Years ago, when I first heard the term "airbrush" as it relates to makeup, images of supermodels on the covers of all the top fashion magazines came to mind. Cindy Crawford, Linda Evangelista, and Elle Macpherson on Vogue, Glamour, and Sports Illustrated. "Airbrushing" also carried connotations of a post-photo shoot computer correction of flaws. I never could understand why the supermodels needed to be "airbrushed" in that way.
Today airbrush makeup, riding on the coattails of all the aforementioned, implies the best in makeup for photography. With the advent of digital photography and high definition television and film, this is, in my humble opinion, the best way to apply foundation makeup. I'll save the equipment/tech-talk for another blog, but suffice it to say, MAC's Micronized Airbrush Formula foundation is at once sheer, providing wonderful coverage, and supremely matched to every skin tone. It is applied with an air compressor that disperses the foundation into tiny particles.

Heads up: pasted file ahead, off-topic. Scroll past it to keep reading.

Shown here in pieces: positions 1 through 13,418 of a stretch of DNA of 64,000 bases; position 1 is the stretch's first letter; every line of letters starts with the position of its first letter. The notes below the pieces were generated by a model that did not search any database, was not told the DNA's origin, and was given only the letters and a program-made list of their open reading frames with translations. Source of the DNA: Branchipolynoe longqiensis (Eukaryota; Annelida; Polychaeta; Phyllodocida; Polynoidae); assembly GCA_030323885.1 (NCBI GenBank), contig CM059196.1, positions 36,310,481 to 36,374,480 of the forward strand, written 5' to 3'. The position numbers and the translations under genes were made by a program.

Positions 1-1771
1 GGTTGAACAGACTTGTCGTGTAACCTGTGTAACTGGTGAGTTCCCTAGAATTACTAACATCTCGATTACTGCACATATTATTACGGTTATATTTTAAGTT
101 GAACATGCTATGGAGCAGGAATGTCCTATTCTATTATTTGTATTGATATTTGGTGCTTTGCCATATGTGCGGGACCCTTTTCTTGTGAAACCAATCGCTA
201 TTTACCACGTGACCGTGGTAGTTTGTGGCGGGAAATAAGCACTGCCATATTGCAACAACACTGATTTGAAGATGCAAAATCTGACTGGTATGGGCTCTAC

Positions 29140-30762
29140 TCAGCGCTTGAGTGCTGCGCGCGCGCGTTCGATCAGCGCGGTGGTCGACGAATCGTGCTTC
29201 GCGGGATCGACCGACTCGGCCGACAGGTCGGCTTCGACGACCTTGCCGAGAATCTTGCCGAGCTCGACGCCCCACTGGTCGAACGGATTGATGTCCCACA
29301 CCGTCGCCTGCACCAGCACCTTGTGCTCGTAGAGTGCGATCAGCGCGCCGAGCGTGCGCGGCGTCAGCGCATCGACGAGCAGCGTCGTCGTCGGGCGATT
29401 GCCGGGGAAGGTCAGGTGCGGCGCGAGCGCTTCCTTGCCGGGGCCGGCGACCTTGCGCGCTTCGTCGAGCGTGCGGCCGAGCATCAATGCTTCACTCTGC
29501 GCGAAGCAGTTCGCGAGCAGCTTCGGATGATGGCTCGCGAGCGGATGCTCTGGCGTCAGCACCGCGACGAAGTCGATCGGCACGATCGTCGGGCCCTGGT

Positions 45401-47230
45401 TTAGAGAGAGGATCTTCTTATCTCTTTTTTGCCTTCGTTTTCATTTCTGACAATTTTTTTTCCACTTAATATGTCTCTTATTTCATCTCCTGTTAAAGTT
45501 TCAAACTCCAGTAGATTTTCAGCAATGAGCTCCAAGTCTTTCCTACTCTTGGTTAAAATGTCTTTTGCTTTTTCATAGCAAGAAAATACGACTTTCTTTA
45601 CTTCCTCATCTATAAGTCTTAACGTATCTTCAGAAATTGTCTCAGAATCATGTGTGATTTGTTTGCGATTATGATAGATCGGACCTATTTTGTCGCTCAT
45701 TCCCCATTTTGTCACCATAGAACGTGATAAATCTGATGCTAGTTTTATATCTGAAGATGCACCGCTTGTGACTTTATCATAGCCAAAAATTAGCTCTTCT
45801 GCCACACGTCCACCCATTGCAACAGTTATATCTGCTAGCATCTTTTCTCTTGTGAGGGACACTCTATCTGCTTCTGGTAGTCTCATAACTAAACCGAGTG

I'd like to thank my lovely model/bride Kate for allowing me to use her photos; and I'd also like to send a shout-out to Karen Julian-Smith of Simply Life Photography in Bluffton, SC. Although I'm posting only a few of her photos, I was awestruck by the way she captured the entire airbrush process. Check out her website because the same can be said of all her work!
The first photographs show some unevenness and redness in Kate's skin tone. By the end of the application, redness and pores are minimized, and Kate's overall appearance is even and natural. It's all about making the skin healthy and radiant.